An essential collection of literary criticism by one of Spain's most acclaimed authors
Javier Cercas is one of the most enjoyable and innovative novelists at work today. Well known among English-language readers as the author of Soldiers of Salamis (winner of the Independent Foreign Fictio Prize), The Anatomy of a Moment and The Impostor, Cercas is also Professor of Spanish Literature at the University of Girona. In 2015, following in the footsteps of George Steiner, Mario Vargas Llosa and Umberto Eco, as Weidenfeld Visiting Professor in Comparative European Literature at St Anne's College, Oxford, Cercas gave a series of five lectures on the novel today, which have since been revised and are now published in English for the first time as The Blind Spot.
Starting with Don Quixote and his own experience as a writer, Cercas launches out into a consideration of the most challenging fiction of the last hundred years, from Kafka, Borges, Perec, Calvino and Kundera, to Sebald, Coetzee, Barnes, Foster Wallace and Knausgard. First, he defines and celebrates certain aspects of the novel in the twenty-first century which are also features of Cervantes' masterpiece: its essential irony and ambiguity, its total commitment to innovation, its natural, joyful and omnivorous desire to cram the whole world within its pages, and its intricate concern with fiction and reality. Then he moves on to consider the actual meaning of the novel, the uncertain and discredited role of the writer as intellectual, and the role of the reader in the creation of a form whose aim is to tell the truth by telling lies.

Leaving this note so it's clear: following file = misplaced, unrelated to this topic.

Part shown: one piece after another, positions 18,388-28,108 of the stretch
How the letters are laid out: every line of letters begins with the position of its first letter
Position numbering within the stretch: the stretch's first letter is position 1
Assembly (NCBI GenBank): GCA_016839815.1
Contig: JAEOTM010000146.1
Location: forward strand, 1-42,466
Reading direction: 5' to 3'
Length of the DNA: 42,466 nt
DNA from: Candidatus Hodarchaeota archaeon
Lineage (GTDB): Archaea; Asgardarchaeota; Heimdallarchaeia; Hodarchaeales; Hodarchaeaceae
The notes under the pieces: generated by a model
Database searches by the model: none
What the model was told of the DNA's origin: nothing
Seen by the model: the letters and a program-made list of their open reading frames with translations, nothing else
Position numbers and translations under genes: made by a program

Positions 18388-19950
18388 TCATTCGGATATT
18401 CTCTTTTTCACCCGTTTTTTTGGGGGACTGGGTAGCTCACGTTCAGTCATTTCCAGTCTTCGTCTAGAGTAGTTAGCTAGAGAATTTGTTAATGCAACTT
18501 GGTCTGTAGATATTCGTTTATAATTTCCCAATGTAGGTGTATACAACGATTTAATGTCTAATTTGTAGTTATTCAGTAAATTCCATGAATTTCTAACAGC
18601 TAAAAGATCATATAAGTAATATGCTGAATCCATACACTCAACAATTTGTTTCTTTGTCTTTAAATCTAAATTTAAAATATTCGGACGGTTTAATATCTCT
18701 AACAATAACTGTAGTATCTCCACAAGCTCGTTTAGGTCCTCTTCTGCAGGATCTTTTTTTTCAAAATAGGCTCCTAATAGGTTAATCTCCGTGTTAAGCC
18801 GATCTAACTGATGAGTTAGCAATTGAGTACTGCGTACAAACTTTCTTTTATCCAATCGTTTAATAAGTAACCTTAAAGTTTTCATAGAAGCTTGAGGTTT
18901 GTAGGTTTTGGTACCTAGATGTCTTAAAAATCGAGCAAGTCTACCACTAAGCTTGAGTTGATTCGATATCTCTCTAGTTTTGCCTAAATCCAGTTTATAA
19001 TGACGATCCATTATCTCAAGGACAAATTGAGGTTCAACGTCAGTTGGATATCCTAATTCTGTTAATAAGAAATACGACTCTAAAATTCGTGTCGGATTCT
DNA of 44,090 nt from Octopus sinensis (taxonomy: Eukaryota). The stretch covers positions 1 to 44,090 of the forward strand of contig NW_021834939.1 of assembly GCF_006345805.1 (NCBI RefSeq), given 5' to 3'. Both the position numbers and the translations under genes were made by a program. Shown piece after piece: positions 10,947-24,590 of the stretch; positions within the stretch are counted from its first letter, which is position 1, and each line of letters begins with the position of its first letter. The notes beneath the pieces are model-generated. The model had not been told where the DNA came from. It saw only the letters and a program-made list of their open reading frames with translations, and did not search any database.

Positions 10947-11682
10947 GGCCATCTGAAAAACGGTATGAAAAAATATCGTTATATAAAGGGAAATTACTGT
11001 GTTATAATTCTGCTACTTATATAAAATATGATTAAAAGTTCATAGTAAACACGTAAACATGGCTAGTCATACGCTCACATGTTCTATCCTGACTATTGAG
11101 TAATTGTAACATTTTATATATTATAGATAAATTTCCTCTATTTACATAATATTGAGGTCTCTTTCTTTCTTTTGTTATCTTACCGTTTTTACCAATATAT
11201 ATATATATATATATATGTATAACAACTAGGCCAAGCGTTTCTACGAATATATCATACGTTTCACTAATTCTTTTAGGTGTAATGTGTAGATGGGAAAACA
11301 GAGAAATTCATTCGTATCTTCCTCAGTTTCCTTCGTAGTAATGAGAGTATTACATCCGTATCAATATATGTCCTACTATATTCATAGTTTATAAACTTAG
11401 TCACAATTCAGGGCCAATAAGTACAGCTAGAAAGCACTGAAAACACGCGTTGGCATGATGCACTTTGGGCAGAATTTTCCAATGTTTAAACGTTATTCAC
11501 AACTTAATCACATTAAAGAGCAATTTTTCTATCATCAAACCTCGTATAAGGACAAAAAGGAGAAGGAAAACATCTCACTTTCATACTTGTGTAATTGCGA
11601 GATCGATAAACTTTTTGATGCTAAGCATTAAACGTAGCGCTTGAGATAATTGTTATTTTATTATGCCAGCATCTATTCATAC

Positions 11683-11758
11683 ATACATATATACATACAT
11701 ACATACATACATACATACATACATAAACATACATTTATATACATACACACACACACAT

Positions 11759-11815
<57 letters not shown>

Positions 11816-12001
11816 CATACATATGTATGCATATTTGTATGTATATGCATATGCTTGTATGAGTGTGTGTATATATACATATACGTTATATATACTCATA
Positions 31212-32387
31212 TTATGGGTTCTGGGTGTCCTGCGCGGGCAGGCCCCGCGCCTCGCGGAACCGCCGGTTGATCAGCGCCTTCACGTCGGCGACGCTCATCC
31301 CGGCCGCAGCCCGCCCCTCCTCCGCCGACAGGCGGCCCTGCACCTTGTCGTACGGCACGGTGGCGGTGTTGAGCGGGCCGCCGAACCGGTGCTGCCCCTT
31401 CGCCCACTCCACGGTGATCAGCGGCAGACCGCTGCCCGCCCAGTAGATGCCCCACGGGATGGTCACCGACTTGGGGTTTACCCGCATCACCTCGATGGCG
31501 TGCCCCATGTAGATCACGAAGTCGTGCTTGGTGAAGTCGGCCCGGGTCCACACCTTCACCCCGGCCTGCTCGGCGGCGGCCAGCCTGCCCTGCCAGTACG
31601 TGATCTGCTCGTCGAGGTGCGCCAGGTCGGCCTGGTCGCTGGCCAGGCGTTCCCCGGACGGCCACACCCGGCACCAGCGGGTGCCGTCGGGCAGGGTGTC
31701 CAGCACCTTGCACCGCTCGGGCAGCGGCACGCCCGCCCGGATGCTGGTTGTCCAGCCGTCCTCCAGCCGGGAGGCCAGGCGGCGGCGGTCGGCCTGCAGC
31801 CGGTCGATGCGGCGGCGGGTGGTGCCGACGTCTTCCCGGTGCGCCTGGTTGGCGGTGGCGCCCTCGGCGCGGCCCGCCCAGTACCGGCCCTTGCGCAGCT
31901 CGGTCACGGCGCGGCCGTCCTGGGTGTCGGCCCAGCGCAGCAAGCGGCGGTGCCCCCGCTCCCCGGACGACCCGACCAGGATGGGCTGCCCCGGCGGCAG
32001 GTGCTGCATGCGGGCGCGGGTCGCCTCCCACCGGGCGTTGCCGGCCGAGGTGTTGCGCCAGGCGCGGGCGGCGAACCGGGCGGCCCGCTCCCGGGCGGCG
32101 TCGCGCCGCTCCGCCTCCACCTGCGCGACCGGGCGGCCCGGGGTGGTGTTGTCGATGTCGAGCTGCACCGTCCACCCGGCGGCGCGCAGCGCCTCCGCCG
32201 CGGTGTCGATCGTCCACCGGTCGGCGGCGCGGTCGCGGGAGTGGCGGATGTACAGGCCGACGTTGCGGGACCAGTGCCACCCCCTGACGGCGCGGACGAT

The result is a dazzling short book which provides a new interpretation of novel from Cervantes and Melville to the present, and which will be as stimulating for readers and writers of literature in the twenty-first century as E. M. Forster's Aspects of the Novel or Milan Kundera's The Art of the Novel were in the last.
Translated from the Spanish by Anne McLean
There is so much insight and perceptive good sense here, not to mention charm . . . it gives one faith in the continued possibilities of the novel - Spectator
Cercas is a master storyteller. - Independent.
Don Quixote does not resolve whether Quixote is or isn't mad, anymore than The Trial tells us what crime Joseph K. has committed. The answers to these questions, like the retina's blind spot, must be supplied by the reader's own brain, who thus becomes an active creator of the novel's meaning, replenishing with his living memory, his own values and his own understanding, the indeterminate space that the novel leaves open. - El Periodico.
Javier Cercas was born in 1962. He is a novelist, short-story writer and columnist, whose books include Soldiers of Salamis (which sold more than a million copies worldwide, won six literary awards in Spain and was filmed by David Trueba), The Tenant and The Motive, The Speed of Light and The Anatomy of a Moment. His books have been translated into more than twenty languages. He lives in Barcelona.